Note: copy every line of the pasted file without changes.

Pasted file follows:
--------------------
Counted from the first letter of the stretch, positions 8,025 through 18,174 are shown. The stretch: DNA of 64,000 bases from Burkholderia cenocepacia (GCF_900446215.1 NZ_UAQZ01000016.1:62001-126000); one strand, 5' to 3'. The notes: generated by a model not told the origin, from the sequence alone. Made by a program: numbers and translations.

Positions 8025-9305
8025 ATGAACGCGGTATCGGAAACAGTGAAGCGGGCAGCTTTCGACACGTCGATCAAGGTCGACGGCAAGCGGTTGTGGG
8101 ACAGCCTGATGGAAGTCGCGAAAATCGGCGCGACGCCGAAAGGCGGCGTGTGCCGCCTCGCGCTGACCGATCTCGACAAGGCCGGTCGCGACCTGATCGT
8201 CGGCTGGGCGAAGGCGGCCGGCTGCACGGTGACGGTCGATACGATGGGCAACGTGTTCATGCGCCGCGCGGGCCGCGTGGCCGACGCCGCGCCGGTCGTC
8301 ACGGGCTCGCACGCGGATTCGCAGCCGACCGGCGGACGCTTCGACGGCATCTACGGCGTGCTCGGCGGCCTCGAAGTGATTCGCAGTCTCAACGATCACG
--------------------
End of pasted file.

Counted from the first letter of the stretch, positions 8,025 through 18,174 are shown. The stretch: DNA of 64,000 bases from Burkholderia cenocepacia (GCF_900446215.1 NZ_UAQZ01000016.1:62001-126000); one strand, 5' to 3'. The notes: generated by a model not told the origin, from the sequence alone. Made by a program: numbers and translations.

Positions 8025-9305
8025 ATGAACGCGGTATCGGAAACAGTGAAGCGGGCAGCTTTCGACACGTCGATCAAGGTCGACGGCAAGCGGTTGTGGG
8101 ACAGCCTGATGGAAGTCGCGAAAATCGGCGCGACGCCGAAAGGCGGCGTGTGCCGCCTCGCGCTGACCGATCTCGACAAGGCCGGTCGCGACCTGATCGT
8201 CGGCTGGGCGAAGGCGGCCGGCTGCACGGTGACGGTCGATACGATGGGCAACGTGTTCATGCGCCGCGCGGGCCGCGTGGCCGACGCCGCGCCGGTCGTC
8301 ACGGGCTCGCACGCGGATTCGCAGCCGACCGGCGGACGCTTCGACGGCATCTACGGCGTGCTCGGCGGCCTCGAAGTGATTCGCAGTCTCAACGATCACG